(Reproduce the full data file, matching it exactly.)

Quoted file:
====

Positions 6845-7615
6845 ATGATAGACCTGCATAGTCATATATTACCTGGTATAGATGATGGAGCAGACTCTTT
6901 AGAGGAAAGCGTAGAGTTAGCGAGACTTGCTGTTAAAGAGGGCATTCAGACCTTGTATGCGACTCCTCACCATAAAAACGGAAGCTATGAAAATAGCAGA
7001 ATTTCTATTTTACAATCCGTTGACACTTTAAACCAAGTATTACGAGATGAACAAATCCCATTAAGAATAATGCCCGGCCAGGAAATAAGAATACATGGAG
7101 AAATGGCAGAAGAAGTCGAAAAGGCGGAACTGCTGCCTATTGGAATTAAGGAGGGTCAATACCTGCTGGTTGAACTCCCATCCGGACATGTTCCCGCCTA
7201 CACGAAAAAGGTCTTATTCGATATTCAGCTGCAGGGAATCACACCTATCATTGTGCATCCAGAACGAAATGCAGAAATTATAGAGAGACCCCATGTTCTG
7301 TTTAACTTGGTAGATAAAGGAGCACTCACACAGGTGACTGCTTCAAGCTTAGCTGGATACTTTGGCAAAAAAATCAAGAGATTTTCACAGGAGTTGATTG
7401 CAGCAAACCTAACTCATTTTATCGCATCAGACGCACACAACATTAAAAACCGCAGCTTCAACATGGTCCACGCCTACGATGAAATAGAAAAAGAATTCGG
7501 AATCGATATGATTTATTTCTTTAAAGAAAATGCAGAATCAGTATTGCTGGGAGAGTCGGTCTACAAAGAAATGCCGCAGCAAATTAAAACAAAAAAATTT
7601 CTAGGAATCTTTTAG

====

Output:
Positions 6845-7615
6845 ATGATAGACCTGCATAGTCATATATTACCTGGTATAGATGATGGAGCAGACTCTTT
6901 AGAGGAAAGCGTAGAGTTAGCGAGACTTGCTGTTAAAGAGGGCATTCAGACCTTGTATGCGACTCCTCACCATAAAAACGGAAGCTATGAAAATAGCAGA
7001 ATTTCTATTTTACAATCCGTTGACACTTTAAACCAAGTATTACGAGATGAACAAATCCCATTAAGAATAATGCCCGGCCAGGAAATAAGAATACATGGAG
7101 AAATGGCAGAAGAAGTCGAAAAGGCGGAACTGCTGCCTATTGGAATTAAGGAGGGTCAATACCTGCTGGTTGAACTCCCATCCGGACATGTTCCCGCCTA
7201 CACGAAAAAGGTCTTATTCGATATTCAGCTGCAGGGAATCACACCTATCATTGTGCATCCAGAACGAAATGCAGAAATTATAGAGAGACCCCATGTTCTG
7301 TTTAACTTGGTAGATAAAGGAGCACTCACACAGGTGACTGCTTCAAGCTTAGCTGGATACTTTGGCAAAAAAATCAAGAGATTTTCACAGGAGTTGATTG
7401 CAGCAAACCTAACTCATTTTATCGCATCAGACGCACACAACATTAAAAACCGCAGCTTCAACATGGTCCACGCCTACGATGAAATAGAAAAAGAATTCGG
7501 AATCGATATGATTTATTTCTTTAAAGAAAATGCAGAATCAGTATTGCTGGGAGAGTCGGTCTACAAAGAAATGCCGCAGCAAATTAAAACAAAAAAATTT
7601 CTAGGAATCTTTTAG